My coffee is getting cold and Frankie and Oggi are restless and music has changed from the Kinks to the Mamas and Papas song, California Dreaming. For a kid from Oklahoma with a high school education I have lived my California Dream and for that I’m grateful for the journey I have had. Let’s see what tomorrow will bring and what old perceptions will change.

Jesus of Hollywood

Kevin Short, aka West Hollywood Jesus died December 13, 2017, at age 57. Kevin was a mainstay up and down Hollywood Boulevard, and famously posed for pics with countless tourists over the years. He had a positive effect on anyone who came in contact with him. Rest In Peace Kevin.

Life in the City of Angels: Jesus of Hollywood originally posted October, 2009. 

It is the Mecca of their religion with 10 million followers annually making the pilgrimage to this sacred site. This is the biggest religion in America. No spiritual following receives more airtime and print space. It is Celebritism. And the holy of holies even has an address: 6925 Hollywood Boulevard, Hollywood, California.There you will find an archeological site full of artifacts – a temple, footprints, hand impressions and a sequence of letters, words and symbols etched in concrete. Beyond the grid of this archeological site is a walk-way that the locals refer to as the “Walk of Fame.”  It is a three-and-a-half-mile (5.6 km) round-trip journey much akin to  the Stations of the Cross in Jerusalem.

Blind-FaithAbove the strata is rock art embedded with more than 2,000 stars featuring the names of not only human celebrities but also fictional characters  and even animals. Each emblem is a pink terrazzo five-pointed star rimmed with bronze and inlaid into a charcoal square. Inside it you’ll find a revered name inlaid in bronze, below which is a round emblem indicating the category for which the honoree received the star. Even those of blind faith cherish these artifacts.  Touching-the-Star-WebThe first sacrament dates back to 1960. Who was that lucky first beneficiary?  Paul Newman’s wife, Joanne Woodward. (I don’t care if it rains or blows hard – as long as I’ve seen the star of Joanne Woodward). It was on the Walk of Fame that I found Jesus. He was sitting in Baja Fresh, a popular Mexican fast food chain, deep in conversation with a fellow patron.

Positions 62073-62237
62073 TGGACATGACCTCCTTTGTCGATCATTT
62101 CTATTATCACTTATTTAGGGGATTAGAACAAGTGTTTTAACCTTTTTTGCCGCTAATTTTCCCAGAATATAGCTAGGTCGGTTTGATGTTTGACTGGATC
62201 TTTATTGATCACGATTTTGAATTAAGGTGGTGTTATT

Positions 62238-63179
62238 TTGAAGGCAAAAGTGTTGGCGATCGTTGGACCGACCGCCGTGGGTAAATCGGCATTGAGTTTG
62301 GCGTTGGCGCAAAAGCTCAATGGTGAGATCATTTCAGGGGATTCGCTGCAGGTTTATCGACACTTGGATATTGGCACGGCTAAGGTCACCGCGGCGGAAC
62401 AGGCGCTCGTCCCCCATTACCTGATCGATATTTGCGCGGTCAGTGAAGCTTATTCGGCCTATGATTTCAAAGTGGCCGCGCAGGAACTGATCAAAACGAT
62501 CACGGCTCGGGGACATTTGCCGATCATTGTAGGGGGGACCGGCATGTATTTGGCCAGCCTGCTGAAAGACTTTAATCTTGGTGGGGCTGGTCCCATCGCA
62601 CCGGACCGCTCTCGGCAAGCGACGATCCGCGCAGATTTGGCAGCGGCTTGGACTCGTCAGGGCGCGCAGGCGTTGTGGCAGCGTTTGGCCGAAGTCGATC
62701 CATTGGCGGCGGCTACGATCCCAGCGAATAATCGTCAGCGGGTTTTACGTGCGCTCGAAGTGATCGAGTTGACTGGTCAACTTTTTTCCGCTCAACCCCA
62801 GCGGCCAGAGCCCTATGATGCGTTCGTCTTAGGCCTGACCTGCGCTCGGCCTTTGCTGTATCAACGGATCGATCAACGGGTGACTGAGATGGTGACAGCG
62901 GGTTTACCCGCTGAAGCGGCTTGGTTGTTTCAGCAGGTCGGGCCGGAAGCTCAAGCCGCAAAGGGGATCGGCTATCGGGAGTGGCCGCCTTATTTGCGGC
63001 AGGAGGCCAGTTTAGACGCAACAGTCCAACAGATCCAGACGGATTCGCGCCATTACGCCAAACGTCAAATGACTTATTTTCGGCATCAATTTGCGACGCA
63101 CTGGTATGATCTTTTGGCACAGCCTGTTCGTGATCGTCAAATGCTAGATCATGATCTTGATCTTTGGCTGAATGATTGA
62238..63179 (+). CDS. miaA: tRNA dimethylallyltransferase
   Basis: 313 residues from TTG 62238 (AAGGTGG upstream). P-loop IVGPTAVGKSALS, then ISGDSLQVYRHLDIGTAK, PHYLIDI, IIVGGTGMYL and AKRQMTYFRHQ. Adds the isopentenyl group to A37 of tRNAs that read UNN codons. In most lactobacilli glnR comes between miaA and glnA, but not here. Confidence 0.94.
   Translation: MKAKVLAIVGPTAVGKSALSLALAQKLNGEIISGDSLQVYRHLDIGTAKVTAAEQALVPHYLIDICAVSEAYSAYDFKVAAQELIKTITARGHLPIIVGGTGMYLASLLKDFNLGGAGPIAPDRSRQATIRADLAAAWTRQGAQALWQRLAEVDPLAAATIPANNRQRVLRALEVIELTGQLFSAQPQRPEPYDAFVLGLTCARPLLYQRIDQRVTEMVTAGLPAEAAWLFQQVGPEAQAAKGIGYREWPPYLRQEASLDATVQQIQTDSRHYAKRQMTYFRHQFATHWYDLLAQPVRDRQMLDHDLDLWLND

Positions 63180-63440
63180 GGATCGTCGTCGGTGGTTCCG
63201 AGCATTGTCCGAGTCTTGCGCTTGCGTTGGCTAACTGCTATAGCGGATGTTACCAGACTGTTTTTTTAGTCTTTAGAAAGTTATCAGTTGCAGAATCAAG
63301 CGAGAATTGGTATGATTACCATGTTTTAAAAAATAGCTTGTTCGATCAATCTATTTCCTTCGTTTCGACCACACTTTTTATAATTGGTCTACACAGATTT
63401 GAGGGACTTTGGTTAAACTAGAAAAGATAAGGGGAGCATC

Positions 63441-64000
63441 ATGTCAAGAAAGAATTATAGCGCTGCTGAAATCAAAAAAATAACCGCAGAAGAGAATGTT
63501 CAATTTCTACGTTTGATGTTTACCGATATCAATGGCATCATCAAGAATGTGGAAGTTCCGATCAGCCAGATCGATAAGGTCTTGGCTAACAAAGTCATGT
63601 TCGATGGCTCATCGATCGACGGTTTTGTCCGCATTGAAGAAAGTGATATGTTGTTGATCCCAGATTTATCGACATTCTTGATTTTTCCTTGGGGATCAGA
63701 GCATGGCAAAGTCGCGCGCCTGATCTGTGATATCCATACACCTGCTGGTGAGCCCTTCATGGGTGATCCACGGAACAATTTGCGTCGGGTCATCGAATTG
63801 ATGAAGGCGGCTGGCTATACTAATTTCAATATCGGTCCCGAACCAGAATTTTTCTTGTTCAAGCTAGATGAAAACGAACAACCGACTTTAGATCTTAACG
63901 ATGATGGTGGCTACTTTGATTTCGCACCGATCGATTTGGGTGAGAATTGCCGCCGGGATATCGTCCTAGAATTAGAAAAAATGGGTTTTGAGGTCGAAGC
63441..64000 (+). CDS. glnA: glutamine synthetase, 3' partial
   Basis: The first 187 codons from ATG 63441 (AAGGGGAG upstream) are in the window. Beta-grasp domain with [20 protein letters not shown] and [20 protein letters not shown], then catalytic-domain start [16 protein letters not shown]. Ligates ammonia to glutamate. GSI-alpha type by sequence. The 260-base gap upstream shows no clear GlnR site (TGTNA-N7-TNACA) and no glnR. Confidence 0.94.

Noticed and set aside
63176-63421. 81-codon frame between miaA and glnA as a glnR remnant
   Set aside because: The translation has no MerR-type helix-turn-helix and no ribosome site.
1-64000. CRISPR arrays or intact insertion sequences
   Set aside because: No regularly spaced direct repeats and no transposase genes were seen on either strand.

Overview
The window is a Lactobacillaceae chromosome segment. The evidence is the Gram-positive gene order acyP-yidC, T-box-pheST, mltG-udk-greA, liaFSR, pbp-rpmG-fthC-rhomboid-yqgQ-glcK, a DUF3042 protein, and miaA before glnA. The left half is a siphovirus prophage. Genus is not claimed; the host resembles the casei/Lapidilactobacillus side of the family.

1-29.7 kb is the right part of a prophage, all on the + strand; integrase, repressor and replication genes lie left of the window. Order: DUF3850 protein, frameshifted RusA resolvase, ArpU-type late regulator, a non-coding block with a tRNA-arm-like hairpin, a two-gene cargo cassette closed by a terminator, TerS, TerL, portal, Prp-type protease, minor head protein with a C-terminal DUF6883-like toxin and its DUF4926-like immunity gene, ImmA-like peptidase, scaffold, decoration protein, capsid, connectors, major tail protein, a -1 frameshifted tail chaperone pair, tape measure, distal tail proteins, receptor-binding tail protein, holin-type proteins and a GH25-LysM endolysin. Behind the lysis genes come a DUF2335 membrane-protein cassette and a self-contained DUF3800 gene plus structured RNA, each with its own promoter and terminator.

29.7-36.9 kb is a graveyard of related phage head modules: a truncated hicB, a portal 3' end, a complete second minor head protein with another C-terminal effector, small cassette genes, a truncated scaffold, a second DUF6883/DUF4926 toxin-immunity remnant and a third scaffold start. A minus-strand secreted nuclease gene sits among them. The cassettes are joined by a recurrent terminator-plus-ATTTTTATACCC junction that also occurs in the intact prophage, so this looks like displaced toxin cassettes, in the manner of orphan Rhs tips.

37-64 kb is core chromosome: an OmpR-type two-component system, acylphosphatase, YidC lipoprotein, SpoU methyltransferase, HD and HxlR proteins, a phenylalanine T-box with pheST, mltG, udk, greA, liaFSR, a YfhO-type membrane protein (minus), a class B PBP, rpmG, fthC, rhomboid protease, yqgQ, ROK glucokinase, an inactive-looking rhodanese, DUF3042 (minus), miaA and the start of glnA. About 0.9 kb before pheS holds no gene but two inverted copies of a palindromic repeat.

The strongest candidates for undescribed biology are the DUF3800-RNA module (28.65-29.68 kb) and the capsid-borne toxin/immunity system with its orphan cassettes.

Jesus-in-Baja-FreshJesus was listening intently while nursing a Starbuck’s Espresso Frapuccino Grande. After finishing his taco – I could only speculate it wasn’t pork – he stepped onto the Walk and I began to follow Him.

Immediately, pilgrims of all nationalities and tongues followed Him with their eyes but none were so bold as to either approach him or engage him, so I decided to take the plunge.“Jesus, are you homeless and forced to work as an historical character here in Hollywood to survive ?” He responded by reaching into his plain linen robe and pulling out a set of keys, “No man” he said, “ I drive a Mercedes and I have an apartment.” Many of the pilgrims would smile at Him and point but it seemed as if only the elderly were captivated by the Son of God and would seek his attention. And, as expected, He would listen patiently.

Jesus-Listening-to-Elder-WebThere were impassioned voices calling from passing cars, “Jesus, Jesus”. But interestingly enough I didn’t hear a peep calling for the attention of the other faux celebrities that congregated at the Temple. Waiting-for-Tourist-WebAs far as historians can tell, Jesus first appeared on celluloid in 1903, just a few years after the birth of moving pictures.  French brothers Auguste and Louis Lumiere produced “La Vie et la Passion du Jesus Christ,” a 44-minute silent film which was one of the earliest feature-length movie and every frame was painstakingly hand painted for color. Riding high on respectability for over one hundred years the subject of Jesus came crashing down in 2001 with the release of “Jesus Christ Vampire Hunter” – a second coming musical complete with kung-fu action. Need I say more?

Located east of the main temple is a second, smaller shrine on the Walk of Fame. This location is for the most devout believers where for $12.95 you can dwell for hours in worship, adoration and photo opportunities. Eerie wax figures of living and dead celebrity  are dressed up in costumes so that followers can relive their favorite moments of their deity. In April of 2009, Hollywood auction house Profiles in History sold off  “retiring figures.” More than 200 figures were sold online, including the Last Supper and the Beatles. Jesus and His 12 Disciples brought in more than $15,000. The Beatles brought in a mere $13,000. Sorry John, but Jesus is more popular than the Beatles.